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Kentucky Derby 145 rewind: Celebs to unexpected race results
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Sports 2019 has seen more than its fair share of controversial officials’ decisions in high-stakes events. A non-call in an NFL conference championship. Several controversial foul calls in the NCAA Men’s Basketball Tournament. So why should horse racing be any different?
So there we were Saturday at horse racing’s most famous event, moments after Maximum Security had crossed the finish line first, with winning connections rushing to the track to celebrate, when the public address announcer told the crowd of 150,729 at Churchill Downs: “Hold all tickets! Hold all tickets! A riders’ objection has been placed by the second-place horse Country House against the first-place horse Maximum Security.”
Bill Mott, the trainer of Country House scurried up the tunnel — with yours truly close behind — and into a small room with a high-definition television. There, the Hall of Fame trainer watched the replay over and over, pointing to where the alleged infraction occurred, where at the quarter pole it appeared that Maximum Security had impeded the progress of two other horses.
“If this was a claiming race on a weekday afternoon he would definitely come down (be disqualified),” said Mott as he left the room. “But this is the Kentucky Derby.”
Turned out, in the eyes of the racing stewards who decide such matters, that didn’t make any difference. After more waiting, and for the first time in the 145-year history of the race, the apparent winner (Maximum Security) was taken down and the runner-up (Country House) was put up as the winner of the Kentucky Derby.
In a unanimous decision among the three stewards that required 21 minutes and 57 seconds of deliberations, chief steward Barbara Borden said the stewards decided that “the No. 7 horse had impacted the progress of No. 1 (War of Will) and in turn interfered the 18 (Long Range Toddy) and the 21 (Bodexpress). The horses were all affected by the interference.” (The stewards did not take questions.)
Thus Maximum Security was placed 17th in the 19-horse field behind Long Range Toddy. And Country House was placed first.
“It’s bittersweet,” admitted Mott after his first Kentucky Derby victory, and with a horse that paid the second-highest price, $132.40, in the history of the race. “But with that being said, I’m damn glad they put our number up.”
Dancer’s Image was disqualified as the race’s winner in 1968, but that was over a failed drug test. Forward’s Pass, the second-place finisher was declared the winner in a controversial decision that spawned several years of contentious legal battles.
“I don’t even want to think about that,” said Mott when asked if he feared any kind of legal action. “It’ll give people a lot to talk about for a long time. They’ll be talking about this the next Kentucky Derby, and the one after that and probably 10 Kentucky Derbys.”
Maximum Security had run a race similar to the one he had run to win the Florida Derby on March 30, taking to the lead early, proceeding at a reasonable pace, then appearing to hold off the rest of the field on the way to the win.
But about the quarter pole things got crowded and a couple of horses behind Maximum Security backed up and lost ground as the field began the turn for home. Jose Ortiz, the rider on Mott’s other Derby horse, Wood Memorial winner Tacitus, told his trainer afterward, “There was really a wild incident that took place in front of me.”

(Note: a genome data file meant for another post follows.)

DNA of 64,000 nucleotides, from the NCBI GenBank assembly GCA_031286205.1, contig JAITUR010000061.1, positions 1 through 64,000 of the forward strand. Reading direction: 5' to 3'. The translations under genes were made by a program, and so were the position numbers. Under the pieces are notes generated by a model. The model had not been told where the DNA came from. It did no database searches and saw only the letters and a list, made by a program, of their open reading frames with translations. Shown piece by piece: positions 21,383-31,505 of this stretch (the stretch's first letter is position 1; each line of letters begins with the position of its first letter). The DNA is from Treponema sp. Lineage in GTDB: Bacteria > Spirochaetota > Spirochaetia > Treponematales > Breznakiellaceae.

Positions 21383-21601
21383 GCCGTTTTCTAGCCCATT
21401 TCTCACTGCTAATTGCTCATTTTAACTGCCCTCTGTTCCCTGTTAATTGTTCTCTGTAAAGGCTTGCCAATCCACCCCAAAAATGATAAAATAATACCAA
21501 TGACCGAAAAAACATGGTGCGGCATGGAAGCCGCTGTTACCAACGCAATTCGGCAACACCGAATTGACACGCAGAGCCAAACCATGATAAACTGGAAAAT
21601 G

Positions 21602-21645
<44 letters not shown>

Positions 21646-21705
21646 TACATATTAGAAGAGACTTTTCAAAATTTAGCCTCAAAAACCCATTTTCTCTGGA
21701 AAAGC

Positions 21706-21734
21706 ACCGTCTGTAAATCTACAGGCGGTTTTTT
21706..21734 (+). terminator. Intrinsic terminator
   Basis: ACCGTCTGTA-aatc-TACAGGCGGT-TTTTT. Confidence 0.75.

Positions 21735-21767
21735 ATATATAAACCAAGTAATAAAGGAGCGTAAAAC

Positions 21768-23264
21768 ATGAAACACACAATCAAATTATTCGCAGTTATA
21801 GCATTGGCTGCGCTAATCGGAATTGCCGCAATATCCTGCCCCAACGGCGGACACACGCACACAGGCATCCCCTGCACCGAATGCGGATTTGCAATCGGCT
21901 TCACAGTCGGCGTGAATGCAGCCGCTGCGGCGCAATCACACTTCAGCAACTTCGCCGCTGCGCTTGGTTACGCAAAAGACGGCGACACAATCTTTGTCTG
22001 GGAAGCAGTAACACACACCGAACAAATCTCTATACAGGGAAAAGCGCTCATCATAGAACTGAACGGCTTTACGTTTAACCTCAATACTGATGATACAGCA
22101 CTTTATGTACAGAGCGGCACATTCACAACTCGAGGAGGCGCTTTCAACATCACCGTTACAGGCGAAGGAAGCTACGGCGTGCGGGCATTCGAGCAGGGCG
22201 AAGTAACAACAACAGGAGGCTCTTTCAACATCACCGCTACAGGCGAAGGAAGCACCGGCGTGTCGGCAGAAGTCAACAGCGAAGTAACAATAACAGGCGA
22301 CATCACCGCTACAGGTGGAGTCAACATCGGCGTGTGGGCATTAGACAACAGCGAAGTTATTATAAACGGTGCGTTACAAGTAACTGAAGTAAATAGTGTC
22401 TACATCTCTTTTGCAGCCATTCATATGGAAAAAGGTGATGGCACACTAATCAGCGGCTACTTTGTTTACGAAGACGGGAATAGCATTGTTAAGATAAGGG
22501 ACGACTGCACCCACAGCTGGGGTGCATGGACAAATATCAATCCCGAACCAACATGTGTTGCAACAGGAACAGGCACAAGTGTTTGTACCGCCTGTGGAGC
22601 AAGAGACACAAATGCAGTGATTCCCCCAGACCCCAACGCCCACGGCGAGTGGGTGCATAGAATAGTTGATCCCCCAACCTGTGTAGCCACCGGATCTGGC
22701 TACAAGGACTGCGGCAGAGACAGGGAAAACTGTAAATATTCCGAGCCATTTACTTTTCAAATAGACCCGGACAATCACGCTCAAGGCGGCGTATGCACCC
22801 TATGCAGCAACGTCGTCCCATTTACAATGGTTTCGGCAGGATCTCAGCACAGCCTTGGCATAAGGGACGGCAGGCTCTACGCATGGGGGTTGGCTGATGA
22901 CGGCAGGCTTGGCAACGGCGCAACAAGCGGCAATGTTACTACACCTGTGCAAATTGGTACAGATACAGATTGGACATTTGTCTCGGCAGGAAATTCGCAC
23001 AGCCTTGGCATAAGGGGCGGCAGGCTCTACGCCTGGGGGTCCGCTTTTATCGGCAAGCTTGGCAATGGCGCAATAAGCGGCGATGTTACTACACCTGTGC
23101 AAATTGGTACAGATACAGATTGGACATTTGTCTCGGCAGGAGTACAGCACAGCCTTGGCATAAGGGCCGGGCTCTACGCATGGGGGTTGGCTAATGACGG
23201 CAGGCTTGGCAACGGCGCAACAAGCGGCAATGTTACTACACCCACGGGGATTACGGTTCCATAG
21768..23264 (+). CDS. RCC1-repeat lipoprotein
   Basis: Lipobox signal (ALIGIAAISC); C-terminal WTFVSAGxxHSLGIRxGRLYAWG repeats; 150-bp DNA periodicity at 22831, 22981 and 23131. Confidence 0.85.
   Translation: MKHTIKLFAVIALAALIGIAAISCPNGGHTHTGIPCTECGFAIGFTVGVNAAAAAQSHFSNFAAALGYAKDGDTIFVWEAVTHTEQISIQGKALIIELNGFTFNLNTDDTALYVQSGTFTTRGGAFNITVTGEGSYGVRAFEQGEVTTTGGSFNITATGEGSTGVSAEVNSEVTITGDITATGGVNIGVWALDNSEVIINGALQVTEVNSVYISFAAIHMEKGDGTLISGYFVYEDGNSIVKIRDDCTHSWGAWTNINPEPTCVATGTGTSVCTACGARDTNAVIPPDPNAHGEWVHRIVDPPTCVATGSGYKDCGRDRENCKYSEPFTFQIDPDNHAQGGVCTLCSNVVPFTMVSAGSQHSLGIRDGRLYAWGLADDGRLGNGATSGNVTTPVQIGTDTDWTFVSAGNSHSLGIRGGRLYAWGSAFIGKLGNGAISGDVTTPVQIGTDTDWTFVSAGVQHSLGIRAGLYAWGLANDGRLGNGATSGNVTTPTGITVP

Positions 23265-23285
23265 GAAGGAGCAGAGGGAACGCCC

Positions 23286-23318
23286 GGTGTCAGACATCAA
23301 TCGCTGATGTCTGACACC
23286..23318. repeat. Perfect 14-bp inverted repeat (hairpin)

“I think it affected (Country House) slightly, but I’d say it affected the other two horses dramatically,” Mott said. “They lost all chance.”
Given his odds of 65-1, not many thought Country House had much of a chance on Saturday. Third-place finisher Tacitus was the Mott horse most felt had the best chance of winning. But the one Mott called a “big, tough horse” had been improving since he finished third in the slop in the Arkansas Derby on April 13.
Owned by Mrs. J.V. Shields, wife of the late Jerry Shields of Thomasville, Ga., along with E.J. McFadden Jr. and LNJ Foxwoods (Larry, Nancy and Jamie Roth), Country House is a son of Lookin At Lucky, out of the War Chant mare Quake Lake. He had not won a race since breaking his maiden on Feb. 16.
Code of Honor, trained by 2013 Kentucky Derby winner Shug McGaughey with Orb, finished second. Trainer Bob Baffert failed in his bid to tie the legendary Ben Jones with six Derby victories as his star-studded trio finished fourth (Improbable), fifth (Game Winner) and 15th (Roadster).
Master Fencer, the first Japanese-bred horse to run in a Kentucky Derby, wound up sixth. And War of Will, one of the horses who was affected by Maximum Security, ran seventh.
“I don’t think it was anything the rider did,” said Mott of Maximum Security’s jockey Luis Saez. “I think it was the horse. I think he’s a little green and he seemed to shy to the inside.”
In fact, after the decision was announced, Mott saw Maximum Security’s trainer, Jason Servis, and, “I told him the win was bittersweet and I felt for him. But he’s an experienced trainer. I think he knows what happened.”
“Right now I’m kind of OK,” said Servis after the decision. “But I’m sure tomorrow I might not be.”
Something that happens on plenty of race days throughout the year, just rarely in the biggest race of them all.
“I’ve been on the other end plenty of times, too,” said Mott. “That’s horse racing.”
Remaining Triple Crown races
Preakness Stakes: May 18 at Pimlico Race Course in Baltimore, Md.
Belmont Stakes: June 8 at Belmont Park in Elmont, N.Y.